Network-Based Models as Tools Hinting at Nonevident Protein Functionality

Faculty of Engineering and Natural Sciences, Sabanci University, 34956 Istanbul, Turkey.
Annual Review of Biophysics (Impact Factor: 15.44). 02/2012; 41(1):205-25. DOI: 10.1146/annurev-biophys-050511-102305
Source: PubMed


Network-based models of proteins are popular tools employed to determine dynamic features related to the folded structure. They encompass all topological and geometric computational approaches idealizing proteins as directly interacting nodes. Topology makes use of neighborhood information of residues, and geometry includes relative placement of neighbors. Coarse-grained approaches efficiently predict alternative conformations because of inherent collectivity in the protein structure. Such collectivity is moderated by topological characteristics that also tune neighborhood structure: That rich residues have richer neighbors secures robustness toward random loss of interactions/nodes due to environmental fluctuations/mutations. Geometry conveys the additional information of force balance to network models, establishing the local shape of the energy landscape. Here, residue and/or bond perturbations are critically evaluated to suggest new experiments, as network-based computational techniques prove useful in capturing domain movements and conformational shifts resulting from environmental alterations. Evolutionarily conserved residues are optimally connected, defining a subnetwork that may be utilized for further coarsening.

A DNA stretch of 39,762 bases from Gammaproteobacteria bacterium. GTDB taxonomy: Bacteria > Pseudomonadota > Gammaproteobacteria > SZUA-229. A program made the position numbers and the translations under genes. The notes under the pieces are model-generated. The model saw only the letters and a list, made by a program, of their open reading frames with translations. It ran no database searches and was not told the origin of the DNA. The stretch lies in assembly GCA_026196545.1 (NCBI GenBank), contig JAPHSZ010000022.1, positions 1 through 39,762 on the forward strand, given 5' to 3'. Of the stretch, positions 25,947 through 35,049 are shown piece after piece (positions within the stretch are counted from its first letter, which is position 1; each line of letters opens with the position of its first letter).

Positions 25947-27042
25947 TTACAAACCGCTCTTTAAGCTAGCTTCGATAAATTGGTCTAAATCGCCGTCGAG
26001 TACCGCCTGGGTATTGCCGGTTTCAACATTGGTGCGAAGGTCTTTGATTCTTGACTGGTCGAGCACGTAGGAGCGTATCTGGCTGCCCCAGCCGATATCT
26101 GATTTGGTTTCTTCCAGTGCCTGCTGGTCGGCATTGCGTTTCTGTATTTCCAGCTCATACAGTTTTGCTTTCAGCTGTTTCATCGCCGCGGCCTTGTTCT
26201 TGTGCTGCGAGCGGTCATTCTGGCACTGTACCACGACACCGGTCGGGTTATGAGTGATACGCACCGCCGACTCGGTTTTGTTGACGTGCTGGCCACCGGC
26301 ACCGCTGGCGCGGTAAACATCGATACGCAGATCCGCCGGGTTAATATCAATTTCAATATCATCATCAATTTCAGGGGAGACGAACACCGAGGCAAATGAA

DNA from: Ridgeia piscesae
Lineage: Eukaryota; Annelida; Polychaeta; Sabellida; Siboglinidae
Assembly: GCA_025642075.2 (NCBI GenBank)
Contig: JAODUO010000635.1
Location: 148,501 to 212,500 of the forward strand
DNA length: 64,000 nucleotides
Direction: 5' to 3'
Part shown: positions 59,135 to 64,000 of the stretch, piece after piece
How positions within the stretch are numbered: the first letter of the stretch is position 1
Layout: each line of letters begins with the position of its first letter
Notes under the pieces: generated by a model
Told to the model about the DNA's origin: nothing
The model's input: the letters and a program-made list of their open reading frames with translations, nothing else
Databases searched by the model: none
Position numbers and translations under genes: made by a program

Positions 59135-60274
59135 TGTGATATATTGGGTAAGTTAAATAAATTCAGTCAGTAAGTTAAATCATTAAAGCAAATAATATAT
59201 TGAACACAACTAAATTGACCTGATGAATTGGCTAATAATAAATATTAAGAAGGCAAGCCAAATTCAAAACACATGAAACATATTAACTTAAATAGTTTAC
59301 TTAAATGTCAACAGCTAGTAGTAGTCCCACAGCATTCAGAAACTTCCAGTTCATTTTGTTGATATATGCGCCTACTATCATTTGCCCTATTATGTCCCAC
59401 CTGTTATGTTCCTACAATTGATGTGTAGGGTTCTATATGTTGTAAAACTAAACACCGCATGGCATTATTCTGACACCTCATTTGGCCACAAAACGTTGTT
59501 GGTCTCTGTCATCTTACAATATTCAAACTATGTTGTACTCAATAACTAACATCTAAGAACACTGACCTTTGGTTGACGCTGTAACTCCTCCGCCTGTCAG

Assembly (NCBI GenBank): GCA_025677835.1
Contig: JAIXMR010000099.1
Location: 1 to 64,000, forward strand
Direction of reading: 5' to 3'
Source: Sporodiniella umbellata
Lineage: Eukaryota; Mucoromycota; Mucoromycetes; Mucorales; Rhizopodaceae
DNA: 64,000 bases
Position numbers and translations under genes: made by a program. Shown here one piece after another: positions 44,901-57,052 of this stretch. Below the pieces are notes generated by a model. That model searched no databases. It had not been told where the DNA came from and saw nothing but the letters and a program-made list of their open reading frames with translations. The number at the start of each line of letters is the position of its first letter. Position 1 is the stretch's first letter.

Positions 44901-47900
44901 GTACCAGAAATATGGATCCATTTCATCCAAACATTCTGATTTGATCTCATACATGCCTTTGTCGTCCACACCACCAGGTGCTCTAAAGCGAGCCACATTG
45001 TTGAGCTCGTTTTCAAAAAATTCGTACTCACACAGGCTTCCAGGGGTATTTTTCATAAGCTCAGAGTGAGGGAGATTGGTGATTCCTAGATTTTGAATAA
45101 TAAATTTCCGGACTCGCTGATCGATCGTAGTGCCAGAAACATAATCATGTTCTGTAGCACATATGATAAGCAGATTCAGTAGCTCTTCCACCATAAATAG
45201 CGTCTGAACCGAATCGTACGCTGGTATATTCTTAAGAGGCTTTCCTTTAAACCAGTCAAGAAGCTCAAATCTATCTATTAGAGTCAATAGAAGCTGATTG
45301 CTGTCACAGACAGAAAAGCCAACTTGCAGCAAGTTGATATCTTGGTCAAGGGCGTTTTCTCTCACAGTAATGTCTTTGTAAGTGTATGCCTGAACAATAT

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    • "The network paradigm has been extensively used to describe structure, topology and dynamics of proteins (Csermely et al., 2013; Atilgan et al., 2012; Vishveshwara et al., 2009; Collier and Ortiz, 2013; Feher et al., 2014). The intramolecular non-covalent interactions in a protein are known to be crucial in determining the protein structure and they can be collectively represented in the form of a network, namely a Protein Structure Network (PSN), where the residues are the nodes of the network connected by edges that depend on their interaction strength. "
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